I’ve recently become very interested in Psalm-singing. I can’t say that there was anything in particular that sparked this interest, other than really taking a look at this verse:
Let the word of Christ dwell in you richly in all wisdom; teaching and admonishing one another in psalms and hymns and spiritual songs, singing with grace in your hearts to the Lord.
I’ve read this hundreds of times; I’ve memorized it, even; but it suddenly struck me that I had been neglecting singing Psalms. We sang plenty of hymns every Sunday in church, as well as specials; but what about Psalms? In both my personal devotional life, and as a music director, I began to feel that I had been guilty of not following a biblical command.
I started doing some research, trying to see what resources were available online. I found…hardly anything! It’s difficult to find Psalms arranged for congregational singing, and what I could find was of a low quality.
Since the internet failed to provide what I was looking for, I did things the old-fashioned way: I bought a Psalter. After some research, I chose the Book of Psalms for Singing, as it seemed to hew closer to the language of the KJV than some other alternatives. For those that may not be familiar with a Psalter, it is a book of Psalms set to chants or music. The Book of Psalms for Singing contains all 150 Psalms, set to multiple arrangements.
Since buying the Psalter, I’ve implemented it both in congregational singing, as well as my own personal devotion time. I typically read one Psalm per day, and it has been an absolute thrill to take those great Psalms and sing them to the Lord. In our church, we have begun featuring one Psalm per month during our growth hour, and I’ve fully enjoyed singing with our congregation as well.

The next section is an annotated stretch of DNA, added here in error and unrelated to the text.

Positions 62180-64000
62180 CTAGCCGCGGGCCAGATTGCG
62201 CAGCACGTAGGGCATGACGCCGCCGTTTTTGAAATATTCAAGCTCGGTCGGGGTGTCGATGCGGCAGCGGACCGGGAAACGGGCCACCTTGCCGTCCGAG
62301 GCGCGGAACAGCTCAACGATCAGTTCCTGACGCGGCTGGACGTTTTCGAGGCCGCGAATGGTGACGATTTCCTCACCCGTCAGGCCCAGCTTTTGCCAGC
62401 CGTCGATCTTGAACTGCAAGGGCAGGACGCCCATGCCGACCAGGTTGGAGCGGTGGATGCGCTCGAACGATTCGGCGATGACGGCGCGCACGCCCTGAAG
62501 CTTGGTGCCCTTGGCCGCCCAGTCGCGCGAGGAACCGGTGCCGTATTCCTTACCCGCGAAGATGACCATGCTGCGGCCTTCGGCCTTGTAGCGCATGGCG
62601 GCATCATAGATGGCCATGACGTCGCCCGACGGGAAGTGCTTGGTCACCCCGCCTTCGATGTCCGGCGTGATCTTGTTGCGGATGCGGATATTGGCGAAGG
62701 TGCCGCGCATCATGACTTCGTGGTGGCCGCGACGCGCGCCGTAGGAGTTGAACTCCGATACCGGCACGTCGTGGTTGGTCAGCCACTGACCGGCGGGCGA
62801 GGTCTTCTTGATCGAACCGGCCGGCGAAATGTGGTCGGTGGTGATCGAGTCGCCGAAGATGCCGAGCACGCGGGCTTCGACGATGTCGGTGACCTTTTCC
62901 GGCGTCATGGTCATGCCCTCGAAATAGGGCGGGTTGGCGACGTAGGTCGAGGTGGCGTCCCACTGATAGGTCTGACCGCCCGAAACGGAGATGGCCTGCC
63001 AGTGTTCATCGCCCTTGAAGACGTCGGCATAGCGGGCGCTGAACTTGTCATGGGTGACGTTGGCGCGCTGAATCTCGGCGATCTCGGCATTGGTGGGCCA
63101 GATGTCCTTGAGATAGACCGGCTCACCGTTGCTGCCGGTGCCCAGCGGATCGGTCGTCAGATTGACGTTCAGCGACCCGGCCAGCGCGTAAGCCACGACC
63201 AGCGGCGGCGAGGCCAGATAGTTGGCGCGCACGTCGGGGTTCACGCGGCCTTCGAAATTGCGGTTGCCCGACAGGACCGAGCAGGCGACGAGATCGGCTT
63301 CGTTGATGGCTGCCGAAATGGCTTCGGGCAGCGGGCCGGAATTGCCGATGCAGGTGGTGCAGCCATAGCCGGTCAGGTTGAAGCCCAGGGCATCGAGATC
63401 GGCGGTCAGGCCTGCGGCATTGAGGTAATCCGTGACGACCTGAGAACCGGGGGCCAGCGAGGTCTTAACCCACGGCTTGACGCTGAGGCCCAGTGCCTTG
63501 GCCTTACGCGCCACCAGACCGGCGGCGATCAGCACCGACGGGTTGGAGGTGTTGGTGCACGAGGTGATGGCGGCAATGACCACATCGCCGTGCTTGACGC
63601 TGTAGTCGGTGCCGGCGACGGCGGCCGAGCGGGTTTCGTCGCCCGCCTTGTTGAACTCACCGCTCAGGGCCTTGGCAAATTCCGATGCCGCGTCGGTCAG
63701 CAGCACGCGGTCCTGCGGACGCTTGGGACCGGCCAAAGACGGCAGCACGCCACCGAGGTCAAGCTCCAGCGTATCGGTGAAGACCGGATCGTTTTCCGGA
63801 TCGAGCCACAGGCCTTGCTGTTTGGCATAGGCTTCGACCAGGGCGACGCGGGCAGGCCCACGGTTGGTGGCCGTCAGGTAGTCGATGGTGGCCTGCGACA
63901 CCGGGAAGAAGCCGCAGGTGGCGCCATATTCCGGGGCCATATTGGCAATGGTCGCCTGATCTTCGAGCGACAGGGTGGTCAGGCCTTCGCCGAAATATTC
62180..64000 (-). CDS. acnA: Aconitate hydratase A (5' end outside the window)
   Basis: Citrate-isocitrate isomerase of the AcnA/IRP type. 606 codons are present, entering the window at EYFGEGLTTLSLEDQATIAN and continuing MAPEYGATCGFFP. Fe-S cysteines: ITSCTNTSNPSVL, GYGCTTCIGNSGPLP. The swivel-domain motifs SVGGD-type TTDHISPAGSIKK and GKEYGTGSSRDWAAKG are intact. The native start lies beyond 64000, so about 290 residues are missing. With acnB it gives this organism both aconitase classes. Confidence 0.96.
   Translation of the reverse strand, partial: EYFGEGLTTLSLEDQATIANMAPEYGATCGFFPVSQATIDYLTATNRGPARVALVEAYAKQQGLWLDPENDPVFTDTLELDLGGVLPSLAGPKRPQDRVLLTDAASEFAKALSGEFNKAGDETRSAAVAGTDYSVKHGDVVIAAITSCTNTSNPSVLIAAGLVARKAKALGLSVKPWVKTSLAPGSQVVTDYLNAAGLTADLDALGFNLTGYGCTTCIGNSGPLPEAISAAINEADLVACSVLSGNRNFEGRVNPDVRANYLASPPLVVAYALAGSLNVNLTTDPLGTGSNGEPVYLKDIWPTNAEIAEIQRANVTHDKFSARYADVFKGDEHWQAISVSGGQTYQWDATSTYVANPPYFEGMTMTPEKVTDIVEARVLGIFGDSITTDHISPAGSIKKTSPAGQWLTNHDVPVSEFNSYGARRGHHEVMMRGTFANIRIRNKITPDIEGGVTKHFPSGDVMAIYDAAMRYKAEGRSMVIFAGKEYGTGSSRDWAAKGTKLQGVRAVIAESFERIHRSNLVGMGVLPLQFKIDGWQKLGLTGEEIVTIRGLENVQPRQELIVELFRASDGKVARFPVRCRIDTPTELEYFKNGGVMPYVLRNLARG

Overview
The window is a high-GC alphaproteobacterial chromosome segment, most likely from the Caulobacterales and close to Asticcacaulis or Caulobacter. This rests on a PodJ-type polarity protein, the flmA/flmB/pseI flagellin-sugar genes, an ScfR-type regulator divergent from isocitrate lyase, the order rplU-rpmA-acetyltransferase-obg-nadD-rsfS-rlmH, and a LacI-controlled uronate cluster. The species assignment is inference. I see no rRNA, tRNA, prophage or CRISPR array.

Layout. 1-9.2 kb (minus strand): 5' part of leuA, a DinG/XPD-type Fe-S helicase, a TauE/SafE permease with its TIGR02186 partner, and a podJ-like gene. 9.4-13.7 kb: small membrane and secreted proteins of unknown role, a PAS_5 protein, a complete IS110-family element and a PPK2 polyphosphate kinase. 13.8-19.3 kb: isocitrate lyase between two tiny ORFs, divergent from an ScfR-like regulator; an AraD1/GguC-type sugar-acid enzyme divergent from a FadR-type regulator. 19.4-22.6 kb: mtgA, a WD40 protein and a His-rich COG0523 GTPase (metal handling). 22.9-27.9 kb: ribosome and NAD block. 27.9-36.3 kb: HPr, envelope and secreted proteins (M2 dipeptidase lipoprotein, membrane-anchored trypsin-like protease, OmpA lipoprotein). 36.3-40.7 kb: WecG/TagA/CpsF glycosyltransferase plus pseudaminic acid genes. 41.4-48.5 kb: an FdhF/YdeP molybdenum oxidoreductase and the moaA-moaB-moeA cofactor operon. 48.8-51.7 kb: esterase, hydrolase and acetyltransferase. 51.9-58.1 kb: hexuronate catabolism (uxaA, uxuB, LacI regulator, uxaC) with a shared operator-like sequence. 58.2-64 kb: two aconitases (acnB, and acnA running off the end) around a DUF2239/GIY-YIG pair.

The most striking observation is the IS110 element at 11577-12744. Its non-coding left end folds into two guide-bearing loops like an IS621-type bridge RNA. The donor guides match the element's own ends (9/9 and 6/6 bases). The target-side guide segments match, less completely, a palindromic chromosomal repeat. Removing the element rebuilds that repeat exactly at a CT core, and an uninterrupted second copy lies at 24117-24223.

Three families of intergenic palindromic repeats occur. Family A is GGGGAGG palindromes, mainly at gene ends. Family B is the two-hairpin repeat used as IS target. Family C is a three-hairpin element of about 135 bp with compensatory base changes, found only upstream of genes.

Psalm-singing has a treasured place in Christian worship. The book of Psalms is a theologically rich book that covers every expression of human emotion. It contains jubilant praise to God for His goodness, as well as expressions of despair and cries for God’s mercy. Christians have been blessed by the Psalms for thousands of years, and enjoyed singing the Psalms for generations; in fact, in many times and places, the Psalter has been used as the primary, if not exclusive, songbook for worshipping God.
Yet it seems that the great practice of Psalm-singing has fallen by the wayside; I conducted a few polls, and 75% said that they never or rarely sang Psalms in their church. Only 25% said that they often (defined as once a month) or sometimes sang Psalms. These polls are by no means scientific, but my own experience would bear this out. I have grown up in church my entire life, but I don’t remember ever singing Psalms other than a few choruses at youth camp.
I’m determined to change that, at least, in my own personal life and in my church. To that end, I’ve begun doing research on the history of Psalm-singing, and how to implement Psalms in our lives today. I hope to dive into the history, but also the biblical commands to sing and how they relate to Psalms. I hope this will be informative and helpful to you, but let me encourage you, in the meantime, to begin using some Psalms in your private and congregational (if you can) worship. I think you’ll find it immensely beneficial!